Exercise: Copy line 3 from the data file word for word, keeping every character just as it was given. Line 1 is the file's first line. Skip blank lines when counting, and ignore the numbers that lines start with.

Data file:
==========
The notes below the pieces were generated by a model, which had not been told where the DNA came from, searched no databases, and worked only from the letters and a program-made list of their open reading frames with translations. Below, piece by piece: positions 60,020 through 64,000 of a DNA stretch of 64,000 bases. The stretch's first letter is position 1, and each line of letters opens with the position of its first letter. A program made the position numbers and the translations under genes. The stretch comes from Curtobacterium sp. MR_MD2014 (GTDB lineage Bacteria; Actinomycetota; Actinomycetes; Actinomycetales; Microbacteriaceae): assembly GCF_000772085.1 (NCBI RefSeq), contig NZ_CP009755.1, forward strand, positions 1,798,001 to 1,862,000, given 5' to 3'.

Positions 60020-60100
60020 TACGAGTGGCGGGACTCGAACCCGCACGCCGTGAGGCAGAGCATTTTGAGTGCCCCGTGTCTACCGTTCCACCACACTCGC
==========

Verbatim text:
60020 TACGAGTGGCGGGACTCGAACCCGCACGCCGTGAGGCAGAGCATTTTGAGTGCCCCGTGTCTACCGTTCCACCACACTCGC